So a president should enjoy the right to make controversial statements which “arouse intense feelings” which then leads to an insurrection? Seriously?
I dunno, guys. This doesn’t sound like a really well-thought out legal argument…
The underlying factual dispute regarding the January 6, 2021, violence at the Capitol arouses the passions of many Americans, including members of the bench and bar.James Blassingame and Sildney Hemby v Donald J. Trump, July 27, 2022, page 16
According to my Trump Legal Team-to-English Dictionary, this means: since Trump and the RW media had stirred up his base with the lie of massive election fraud that even some RW judges and lawyers (Rudy Giuliani, Sidney Powell, Lin Wood, Jenna Ellis, Mark Levin, and a host of other partisan hacks) believe it (or at least claim to believe), he should get a free pass on that whole inciting an insurrection thing.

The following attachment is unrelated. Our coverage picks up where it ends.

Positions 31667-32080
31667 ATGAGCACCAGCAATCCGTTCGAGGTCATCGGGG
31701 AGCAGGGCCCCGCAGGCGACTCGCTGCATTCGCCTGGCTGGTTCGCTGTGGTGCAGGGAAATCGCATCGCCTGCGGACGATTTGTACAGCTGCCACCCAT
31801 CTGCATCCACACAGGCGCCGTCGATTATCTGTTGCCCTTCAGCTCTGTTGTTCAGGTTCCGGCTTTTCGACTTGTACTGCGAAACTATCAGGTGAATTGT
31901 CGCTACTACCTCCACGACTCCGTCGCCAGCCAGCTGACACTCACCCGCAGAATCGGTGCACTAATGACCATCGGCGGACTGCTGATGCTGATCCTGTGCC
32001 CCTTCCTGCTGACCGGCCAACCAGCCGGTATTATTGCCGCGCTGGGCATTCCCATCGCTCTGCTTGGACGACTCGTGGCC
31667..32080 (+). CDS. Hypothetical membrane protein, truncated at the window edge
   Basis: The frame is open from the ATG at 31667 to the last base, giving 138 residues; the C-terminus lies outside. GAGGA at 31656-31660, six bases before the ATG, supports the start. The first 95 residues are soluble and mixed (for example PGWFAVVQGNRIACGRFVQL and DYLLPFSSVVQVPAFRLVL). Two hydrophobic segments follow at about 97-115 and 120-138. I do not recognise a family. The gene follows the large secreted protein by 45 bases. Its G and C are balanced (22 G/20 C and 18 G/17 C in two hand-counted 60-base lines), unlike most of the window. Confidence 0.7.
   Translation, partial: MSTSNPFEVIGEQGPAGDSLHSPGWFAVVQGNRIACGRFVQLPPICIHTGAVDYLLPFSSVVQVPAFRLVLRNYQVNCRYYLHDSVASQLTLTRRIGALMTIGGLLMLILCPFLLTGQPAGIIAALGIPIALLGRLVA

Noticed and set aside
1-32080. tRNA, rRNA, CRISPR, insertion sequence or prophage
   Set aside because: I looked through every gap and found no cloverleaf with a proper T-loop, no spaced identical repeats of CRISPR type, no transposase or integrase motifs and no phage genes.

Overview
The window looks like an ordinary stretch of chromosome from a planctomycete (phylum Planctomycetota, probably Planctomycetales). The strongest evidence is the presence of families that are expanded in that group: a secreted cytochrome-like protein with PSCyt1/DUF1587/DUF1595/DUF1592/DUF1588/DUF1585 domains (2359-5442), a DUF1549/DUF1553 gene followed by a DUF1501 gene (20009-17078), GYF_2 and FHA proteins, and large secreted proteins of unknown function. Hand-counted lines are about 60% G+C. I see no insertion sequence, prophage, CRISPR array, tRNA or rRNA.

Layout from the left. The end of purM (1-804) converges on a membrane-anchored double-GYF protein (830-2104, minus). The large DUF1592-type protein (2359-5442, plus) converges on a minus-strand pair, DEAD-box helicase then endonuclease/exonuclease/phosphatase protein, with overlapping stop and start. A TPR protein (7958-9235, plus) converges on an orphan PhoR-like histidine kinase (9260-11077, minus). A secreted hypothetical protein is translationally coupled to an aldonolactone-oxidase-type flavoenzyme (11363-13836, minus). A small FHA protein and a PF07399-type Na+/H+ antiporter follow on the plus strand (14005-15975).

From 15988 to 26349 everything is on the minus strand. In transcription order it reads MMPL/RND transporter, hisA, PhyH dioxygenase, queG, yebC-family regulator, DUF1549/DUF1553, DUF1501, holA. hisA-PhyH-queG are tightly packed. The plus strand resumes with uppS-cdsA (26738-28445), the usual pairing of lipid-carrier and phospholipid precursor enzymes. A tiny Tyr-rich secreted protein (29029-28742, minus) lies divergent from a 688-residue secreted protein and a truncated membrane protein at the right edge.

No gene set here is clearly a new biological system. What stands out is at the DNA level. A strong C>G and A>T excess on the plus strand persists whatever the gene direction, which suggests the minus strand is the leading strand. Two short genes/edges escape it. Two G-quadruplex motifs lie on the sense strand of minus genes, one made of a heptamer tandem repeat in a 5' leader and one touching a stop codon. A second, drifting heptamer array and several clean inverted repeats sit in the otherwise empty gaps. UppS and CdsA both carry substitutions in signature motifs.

Under the heading “Statement of the Case” we find this gem:
Indeed, agree or disagree with him, President Trump is known for passionate and patriotic discourse that resonated with tens of millions of Americans who felt forgotten by the Washington D.C. political establishment. His discourse, however, is seen as highly controversial among his political rivals.James Blassingame and Sildney Hemby v Donald J. Trump, July 27, 2022, page 17
His speech was so “passionate and patriotic” that it ended with thousands of people–some of whom were armed–descending on the Capitol to attack it and prevent or delay Congress’s certification of the 2020 election. Perhaps we should ask Jan 6, 2020 Josh Hawley how “patriotic” their actions were. But it would’ve been difficult to do while he was running away from the onslaught.